45 action or union of certain components of lthese'_ ture at normal-or elevated temperatures, or I may
dissolve the ester in a‘ suitable MIvent and add the
It ‘is believed that the successful use of such com
pounded oils depends upon the adsorption and re
'
p
2,184,786
2
ple, the crankcase bearings and cylinder walls of
internal combustion engines. Furthermore, my
resulting solution to the oil, thereafter removing
the solvent by vaporization.
Typical examples of my improved lubricants are
compounded oil may be utilized as a base in the
preparation of thickened oils, 1. e., greases, by the
shown in the following table. The esters em
ployed were admixed with a hydrocarbon oil hav
ing a viscosity of 265 seconds Saybolt Universal
at 100° F., and an A. P. I. gravity of 24.5‘ at
addition thereto of soaps or other conventional
thickening agents, whereby to obtain lubricants of
desired viscosity. My compounded oil may also
be blended with fatty oil, or the esters alone may
be admixed with’ fatty oils, for the lubrication of
60" F. The blends thus obtained were tested in an
Almen extreme pressure lubricant testing ma
mechanisms in which the presence of a fatty oil is " 10
10' chine at 200 R. P. M., and the pressure in lbs/sq.
in. projected bearing area carried before failure,
desirable.
cant.
H
-
When, in the appended claims, the term “vis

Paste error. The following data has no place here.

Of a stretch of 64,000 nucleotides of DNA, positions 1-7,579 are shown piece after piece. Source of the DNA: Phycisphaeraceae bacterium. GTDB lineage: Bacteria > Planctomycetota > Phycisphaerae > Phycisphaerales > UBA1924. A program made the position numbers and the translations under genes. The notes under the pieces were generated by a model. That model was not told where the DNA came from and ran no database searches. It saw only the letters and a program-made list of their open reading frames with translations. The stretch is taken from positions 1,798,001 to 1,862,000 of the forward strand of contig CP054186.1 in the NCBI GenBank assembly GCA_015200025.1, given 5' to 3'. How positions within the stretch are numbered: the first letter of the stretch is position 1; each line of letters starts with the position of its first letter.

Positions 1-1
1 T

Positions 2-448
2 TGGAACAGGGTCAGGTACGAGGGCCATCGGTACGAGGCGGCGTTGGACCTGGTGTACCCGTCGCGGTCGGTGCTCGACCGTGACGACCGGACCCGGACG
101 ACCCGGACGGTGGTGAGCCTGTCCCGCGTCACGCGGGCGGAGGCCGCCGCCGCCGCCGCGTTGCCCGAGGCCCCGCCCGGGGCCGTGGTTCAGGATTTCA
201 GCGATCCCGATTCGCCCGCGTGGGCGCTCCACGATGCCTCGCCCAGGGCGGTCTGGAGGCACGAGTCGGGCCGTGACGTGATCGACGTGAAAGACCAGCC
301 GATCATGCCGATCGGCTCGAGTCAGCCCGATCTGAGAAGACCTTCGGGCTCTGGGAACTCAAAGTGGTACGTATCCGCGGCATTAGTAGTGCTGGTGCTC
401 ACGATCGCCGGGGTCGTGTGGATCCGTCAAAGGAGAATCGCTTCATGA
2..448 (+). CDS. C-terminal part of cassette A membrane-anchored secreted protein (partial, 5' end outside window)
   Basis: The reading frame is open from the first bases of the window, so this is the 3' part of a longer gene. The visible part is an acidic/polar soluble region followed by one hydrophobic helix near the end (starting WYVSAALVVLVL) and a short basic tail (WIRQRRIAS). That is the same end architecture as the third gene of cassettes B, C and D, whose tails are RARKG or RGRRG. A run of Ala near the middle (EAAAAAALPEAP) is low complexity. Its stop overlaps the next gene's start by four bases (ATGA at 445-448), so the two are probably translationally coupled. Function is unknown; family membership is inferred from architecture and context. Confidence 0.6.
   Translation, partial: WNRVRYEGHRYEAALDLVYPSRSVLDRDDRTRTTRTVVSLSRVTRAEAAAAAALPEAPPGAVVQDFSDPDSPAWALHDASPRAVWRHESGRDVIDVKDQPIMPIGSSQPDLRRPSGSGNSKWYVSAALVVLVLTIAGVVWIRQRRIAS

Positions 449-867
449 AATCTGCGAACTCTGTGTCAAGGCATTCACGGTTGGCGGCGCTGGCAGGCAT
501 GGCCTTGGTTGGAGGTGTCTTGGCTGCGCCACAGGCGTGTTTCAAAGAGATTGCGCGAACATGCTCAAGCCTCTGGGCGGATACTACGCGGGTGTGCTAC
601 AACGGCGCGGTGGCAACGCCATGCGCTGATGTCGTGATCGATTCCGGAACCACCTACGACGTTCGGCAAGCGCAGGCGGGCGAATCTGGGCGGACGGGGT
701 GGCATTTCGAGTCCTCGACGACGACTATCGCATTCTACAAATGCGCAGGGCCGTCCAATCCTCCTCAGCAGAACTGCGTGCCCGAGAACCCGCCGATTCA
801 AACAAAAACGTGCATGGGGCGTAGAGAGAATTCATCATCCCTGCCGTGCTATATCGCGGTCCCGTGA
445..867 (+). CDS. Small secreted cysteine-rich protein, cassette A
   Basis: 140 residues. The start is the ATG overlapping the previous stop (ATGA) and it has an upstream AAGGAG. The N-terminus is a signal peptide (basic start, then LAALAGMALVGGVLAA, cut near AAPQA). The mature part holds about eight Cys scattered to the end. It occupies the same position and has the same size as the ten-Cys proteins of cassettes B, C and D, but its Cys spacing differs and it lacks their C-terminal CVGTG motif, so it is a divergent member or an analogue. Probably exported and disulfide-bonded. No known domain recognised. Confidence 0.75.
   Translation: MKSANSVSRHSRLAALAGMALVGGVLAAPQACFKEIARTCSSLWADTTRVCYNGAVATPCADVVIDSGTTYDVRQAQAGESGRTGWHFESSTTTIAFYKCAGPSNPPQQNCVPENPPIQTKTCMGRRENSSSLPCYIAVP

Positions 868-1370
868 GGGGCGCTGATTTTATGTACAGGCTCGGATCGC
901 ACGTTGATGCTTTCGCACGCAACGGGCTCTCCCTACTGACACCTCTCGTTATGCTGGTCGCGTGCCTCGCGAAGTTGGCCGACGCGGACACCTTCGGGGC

cous hydrocarbon oil” is employed, such term is to
indicated the load-bearing capacity of the lubri
‘
Lubricant, percent by volume
15
15
Almen test,
lbs [sq in
nydrg?‘mon
Ester
Formula
20
urb
1m-
25
proiected
area before
20
96")
97°)
‘
5% butyl sebacato ................... -_ COOC4H|(GH:)|COOC4H0 ................. -_
3% butyi ‘
‘
22 ,0!!!
16,”
m
1% butyl w
10,000
m
_
95% __________ -- 5% dibutoxy ethyl phthalate ........ .-
00.001110111004110
3 ,(XD
25
2!,(130
00.0CHQGH1OO4H0
30
30 ow;.......... -, 5% dimethoxy ethyl pntttlttt-..----.
‘ 00001101110011.
21,000
—C0.0CH1CHIOOH:
95% __________ -- 6% dibutyl phthnlato ............... --
00.004Hl
15M!)
35
0004K.
06%.-" ...... -- 5% butyl phtbalnto butyl glycollate-.-
00.004Ht
13 ,000
40
0P.QCH1C0.0C4H| -
97%-"; ...... -- 3% butyl acetyl ricinoleatc .......... -“
CH!(OHI)ICHOHIOH=OH(OHl)100-004E!
'
10,000 ’
00.011:
45
45
It will be seen, from the above examples, that
the addition of polybasic carboxylic acid esters to
a mineral oil improves the lubricating value of
such an oil to a marked extent, and imparts to the
oil certain properties which render it suitable for
use in the lubrication of surfaces engaging under
extreme pressure
‘
While I have described my invention with ref
erence to the'lubrication of gears and bearings
55 operating underheavy loads, I do not intend to
limit myself thereto, but contemplate the use of
~my lubricant in operations such as the cutting and
boring of metals, in which conditions of extreme
pressure and temperature are normally encoun
tered, and also in the lubrication of mechanisms
operating under moderate pressures, as for exam
be understood to comprehend hydrocarbon oil
having a Saybolt Universal viscosity at 100° F. of
100 seconds or more.
What I claim is:
1. A lubricant comprising a viscous hydrocar 50
bon oil, and an ester of a polybasic carboxylic acid
from the group consisting of’butyl sebacate, di
butoxy ethyl phthalate and dimethoxy ethyl
phthalate.
2. A lubricant comprising a viscous hydrocar 55
bon oil and from about 3% to about 5% of an es
ter of a polybasic carboxylic acid from the group
consisting of butyl sebacate, dibutoxy ethyl
phthalate and dimethoxy ethyl phthalate.
RAYMOND REU'I'ER